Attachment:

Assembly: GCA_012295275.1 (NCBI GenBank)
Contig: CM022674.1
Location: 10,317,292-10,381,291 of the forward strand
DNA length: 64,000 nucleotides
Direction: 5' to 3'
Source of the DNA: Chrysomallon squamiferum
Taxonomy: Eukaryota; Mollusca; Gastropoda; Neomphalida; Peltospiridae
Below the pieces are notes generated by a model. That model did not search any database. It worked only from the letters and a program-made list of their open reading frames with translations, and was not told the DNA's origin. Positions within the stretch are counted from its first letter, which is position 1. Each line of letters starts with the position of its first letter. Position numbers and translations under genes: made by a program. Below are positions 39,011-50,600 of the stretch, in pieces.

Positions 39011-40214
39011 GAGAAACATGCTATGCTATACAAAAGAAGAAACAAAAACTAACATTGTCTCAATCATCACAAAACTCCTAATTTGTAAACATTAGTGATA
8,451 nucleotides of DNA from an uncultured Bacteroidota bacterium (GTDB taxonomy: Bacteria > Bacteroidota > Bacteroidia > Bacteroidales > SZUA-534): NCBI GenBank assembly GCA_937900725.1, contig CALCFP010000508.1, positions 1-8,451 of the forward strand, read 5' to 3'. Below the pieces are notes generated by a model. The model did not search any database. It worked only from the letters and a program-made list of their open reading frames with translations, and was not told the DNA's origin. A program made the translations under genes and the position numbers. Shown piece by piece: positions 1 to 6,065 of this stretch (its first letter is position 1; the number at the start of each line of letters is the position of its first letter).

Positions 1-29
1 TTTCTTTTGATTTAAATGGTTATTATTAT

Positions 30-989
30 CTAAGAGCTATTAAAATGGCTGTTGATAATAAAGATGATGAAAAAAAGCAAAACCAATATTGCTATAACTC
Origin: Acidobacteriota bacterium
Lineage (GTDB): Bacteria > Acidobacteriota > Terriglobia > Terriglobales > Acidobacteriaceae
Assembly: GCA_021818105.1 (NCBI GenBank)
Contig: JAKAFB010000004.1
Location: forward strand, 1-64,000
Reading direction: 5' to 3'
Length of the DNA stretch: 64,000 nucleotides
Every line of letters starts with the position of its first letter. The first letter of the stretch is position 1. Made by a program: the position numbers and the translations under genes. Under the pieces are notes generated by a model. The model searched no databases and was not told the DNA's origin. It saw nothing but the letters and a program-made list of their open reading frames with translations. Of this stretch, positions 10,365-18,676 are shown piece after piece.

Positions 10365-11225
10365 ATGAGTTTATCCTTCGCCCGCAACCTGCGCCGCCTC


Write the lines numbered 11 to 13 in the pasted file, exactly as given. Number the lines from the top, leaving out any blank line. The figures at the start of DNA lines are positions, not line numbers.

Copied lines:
8,451 nucleotides of DNA from an uncultured Bacteroidota bacterium (GTDB taxonomy: Bacteria > Bacteroidota > Bacteroidia > Bacteroidales > SZUA-534): NCBI GenBank assembly GCA_937900725.1, contig CALCFP010000508.1, positions 1-8,451 of the forward strand, read 5' to 3'. Below the pieces are notes generated by a model. The model did not search any database. It worked only from the letters and a program-made list of their open reading frames with translations, and was not told the DNA's origin. A program made the translations under genes and the position numbers. Shown piece by piece: positions 1 to 6,065 of this stretch (its first letter is position 1; the number at the start of each line of letters is the position of its first letter).

Positions 1-29
1 TTTCTTTTGATTTAAATGGTTATTATTAT